Intel Labs’ Machine Programming Research (MPR) team, working to improve software developer productivity and quality, announced the open source availability of ControlFlag. Designed late last year, ControlFlag is a self-supervised idiosyncratic pattern detection system that learns typical patterns that occur in the control structures of high-level programming languages, such as C/C++, by mining these patterns from open-source repositories (on GitHub and other version control systems). It then applies learned patterns to detect anomalous patterns in user’s code.
The ControlFlag’s pattern anomaly detection system can be used for various problems such as typographical error detection, flagging a missing NULL check to name a few.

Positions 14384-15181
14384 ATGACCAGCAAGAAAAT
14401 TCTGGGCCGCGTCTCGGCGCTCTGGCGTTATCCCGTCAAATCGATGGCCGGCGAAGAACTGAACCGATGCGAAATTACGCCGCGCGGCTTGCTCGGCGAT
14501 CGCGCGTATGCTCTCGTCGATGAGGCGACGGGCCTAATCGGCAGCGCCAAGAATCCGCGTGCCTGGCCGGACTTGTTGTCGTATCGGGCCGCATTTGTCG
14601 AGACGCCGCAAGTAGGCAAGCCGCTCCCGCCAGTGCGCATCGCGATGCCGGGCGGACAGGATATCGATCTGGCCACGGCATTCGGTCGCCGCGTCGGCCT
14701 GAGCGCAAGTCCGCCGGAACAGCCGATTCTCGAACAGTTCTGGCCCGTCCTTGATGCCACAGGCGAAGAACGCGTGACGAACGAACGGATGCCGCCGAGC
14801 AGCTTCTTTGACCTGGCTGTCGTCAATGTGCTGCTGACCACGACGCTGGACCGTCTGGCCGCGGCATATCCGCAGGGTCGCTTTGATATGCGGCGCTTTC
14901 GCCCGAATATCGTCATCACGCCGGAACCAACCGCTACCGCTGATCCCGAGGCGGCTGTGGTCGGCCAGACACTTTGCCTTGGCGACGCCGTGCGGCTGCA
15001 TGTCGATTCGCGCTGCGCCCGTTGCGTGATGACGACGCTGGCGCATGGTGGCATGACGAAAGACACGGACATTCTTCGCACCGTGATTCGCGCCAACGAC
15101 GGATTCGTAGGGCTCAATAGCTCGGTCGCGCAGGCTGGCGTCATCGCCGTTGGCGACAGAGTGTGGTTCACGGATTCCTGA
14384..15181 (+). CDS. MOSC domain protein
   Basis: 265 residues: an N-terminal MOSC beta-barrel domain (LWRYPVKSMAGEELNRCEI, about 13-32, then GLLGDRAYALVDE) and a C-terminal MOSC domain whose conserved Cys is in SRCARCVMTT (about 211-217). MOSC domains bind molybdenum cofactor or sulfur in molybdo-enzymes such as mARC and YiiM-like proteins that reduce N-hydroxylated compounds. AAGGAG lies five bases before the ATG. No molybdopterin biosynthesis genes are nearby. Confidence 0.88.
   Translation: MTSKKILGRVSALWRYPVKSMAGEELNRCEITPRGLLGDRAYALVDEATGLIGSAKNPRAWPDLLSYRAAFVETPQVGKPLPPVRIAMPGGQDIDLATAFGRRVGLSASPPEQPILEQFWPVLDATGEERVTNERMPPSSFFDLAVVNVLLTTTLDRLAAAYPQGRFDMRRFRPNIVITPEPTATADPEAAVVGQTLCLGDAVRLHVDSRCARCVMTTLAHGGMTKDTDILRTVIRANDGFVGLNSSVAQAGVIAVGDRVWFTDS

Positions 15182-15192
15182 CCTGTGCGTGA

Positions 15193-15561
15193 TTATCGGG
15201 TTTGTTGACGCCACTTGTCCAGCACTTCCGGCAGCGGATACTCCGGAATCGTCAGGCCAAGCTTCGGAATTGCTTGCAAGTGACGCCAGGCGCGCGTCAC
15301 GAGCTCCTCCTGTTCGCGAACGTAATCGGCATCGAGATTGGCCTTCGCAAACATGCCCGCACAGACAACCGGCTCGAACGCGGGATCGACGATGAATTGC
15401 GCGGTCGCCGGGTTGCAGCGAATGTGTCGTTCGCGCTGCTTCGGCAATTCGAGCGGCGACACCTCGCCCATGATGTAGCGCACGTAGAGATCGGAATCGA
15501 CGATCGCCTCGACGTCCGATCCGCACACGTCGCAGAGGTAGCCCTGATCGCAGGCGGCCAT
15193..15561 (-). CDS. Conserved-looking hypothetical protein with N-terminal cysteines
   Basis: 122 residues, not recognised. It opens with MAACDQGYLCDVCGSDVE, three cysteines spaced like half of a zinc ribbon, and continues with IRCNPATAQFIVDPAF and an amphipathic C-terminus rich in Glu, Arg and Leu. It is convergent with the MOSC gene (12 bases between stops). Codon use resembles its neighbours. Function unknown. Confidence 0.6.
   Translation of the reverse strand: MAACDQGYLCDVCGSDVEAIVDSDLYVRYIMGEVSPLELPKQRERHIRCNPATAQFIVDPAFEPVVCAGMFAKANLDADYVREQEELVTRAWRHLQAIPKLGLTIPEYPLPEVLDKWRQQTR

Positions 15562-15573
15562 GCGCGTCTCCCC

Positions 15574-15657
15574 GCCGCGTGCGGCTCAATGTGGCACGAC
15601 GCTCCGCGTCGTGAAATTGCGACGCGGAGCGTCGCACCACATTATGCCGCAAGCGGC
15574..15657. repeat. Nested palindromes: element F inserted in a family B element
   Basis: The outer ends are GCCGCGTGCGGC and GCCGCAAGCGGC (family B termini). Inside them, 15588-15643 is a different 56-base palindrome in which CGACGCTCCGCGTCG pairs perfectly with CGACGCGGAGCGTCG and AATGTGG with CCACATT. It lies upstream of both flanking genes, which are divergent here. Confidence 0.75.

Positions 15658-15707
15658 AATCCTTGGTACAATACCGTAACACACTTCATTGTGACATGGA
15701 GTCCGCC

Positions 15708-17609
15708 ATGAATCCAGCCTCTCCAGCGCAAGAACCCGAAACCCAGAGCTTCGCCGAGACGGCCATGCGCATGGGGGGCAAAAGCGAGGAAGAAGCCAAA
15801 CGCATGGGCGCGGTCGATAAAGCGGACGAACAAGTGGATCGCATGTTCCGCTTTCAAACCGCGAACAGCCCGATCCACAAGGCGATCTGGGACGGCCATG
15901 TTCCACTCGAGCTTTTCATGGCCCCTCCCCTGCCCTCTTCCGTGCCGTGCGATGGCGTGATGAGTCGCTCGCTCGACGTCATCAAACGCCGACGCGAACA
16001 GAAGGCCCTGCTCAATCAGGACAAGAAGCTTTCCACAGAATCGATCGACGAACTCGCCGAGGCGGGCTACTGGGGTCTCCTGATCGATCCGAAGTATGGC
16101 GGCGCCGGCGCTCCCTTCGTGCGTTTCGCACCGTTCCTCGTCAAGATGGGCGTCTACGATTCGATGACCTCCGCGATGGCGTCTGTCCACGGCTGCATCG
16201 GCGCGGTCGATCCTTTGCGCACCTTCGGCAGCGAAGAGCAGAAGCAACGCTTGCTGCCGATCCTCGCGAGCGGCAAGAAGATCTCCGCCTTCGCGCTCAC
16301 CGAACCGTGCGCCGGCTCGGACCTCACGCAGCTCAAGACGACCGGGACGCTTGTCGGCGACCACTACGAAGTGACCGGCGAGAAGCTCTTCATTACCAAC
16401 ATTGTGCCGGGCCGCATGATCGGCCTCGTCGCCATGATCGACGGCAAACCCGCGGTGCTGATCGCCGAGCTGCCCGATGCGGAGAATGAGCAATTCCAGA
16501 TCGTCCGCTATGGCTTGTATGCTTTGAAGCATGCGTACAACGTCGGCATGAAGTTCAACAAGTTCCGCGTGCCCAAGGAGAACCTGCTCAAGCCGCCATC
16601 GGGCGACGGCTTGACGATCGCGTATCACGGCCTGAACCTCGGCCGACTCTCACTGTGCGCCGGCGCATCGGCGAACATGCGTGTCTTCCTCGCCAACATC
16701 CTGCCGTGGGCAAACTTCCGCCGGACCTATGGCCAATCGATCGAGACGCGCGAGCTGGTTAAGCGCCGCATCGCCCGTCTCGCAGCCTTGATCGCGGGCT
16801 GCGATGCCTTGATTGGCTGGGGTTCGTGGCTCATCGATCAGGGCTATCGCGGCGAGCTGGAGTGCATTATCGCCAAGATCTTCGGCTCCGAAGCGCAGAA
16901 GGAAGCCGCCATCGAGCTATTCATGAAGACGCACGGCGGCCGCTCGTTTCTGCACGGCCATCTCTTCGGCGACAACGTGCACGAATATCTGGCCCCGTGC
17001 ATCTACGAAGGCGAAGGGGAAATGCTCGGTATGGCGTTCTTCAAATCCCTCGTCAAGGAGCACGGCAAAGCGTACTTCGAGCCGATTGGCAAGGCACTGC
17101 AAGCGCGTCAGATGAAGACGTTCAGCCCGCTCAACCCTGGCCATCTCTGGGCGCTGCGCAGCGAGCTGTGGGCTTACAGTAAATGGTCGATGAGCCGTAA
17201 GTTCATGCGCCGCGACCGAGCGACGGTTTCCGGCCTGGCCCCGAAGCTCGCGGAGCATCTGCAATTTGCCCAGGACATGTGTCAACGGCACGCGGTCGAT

It follows two main phases: (1) pattern mining phase, and (2) scanning for anomalous patterns phase. The pattern mining phase is a “training phase” that mines typical patterns in the user-provided GitHub repositories and then builds a decision-tree from the mined patterns. The scanning phase, on the other hand, applies the mined patterns to flag anomalous expressions in the user-specified target repositories.
Intel said, since its introduction, ControlFlag has been tested on production-level software and widely used open-source software systems. For example, last year, ControlFlag identified a code anomaly in Client URL (cURL), a computer software project transferring data using various network protocols over one billion times a day. After reporting the anomaly to the cURL team, they agreed with ControlFlag’s findings and have subsequently patched their code.
The company says, While ControlFlag cannot yet automatically mitigate the defects it finds, it provides users suggestions for potential corrections. “Yet, prior surveys have shown that when programmers are debugging, most of their time is spent identifying software defects.”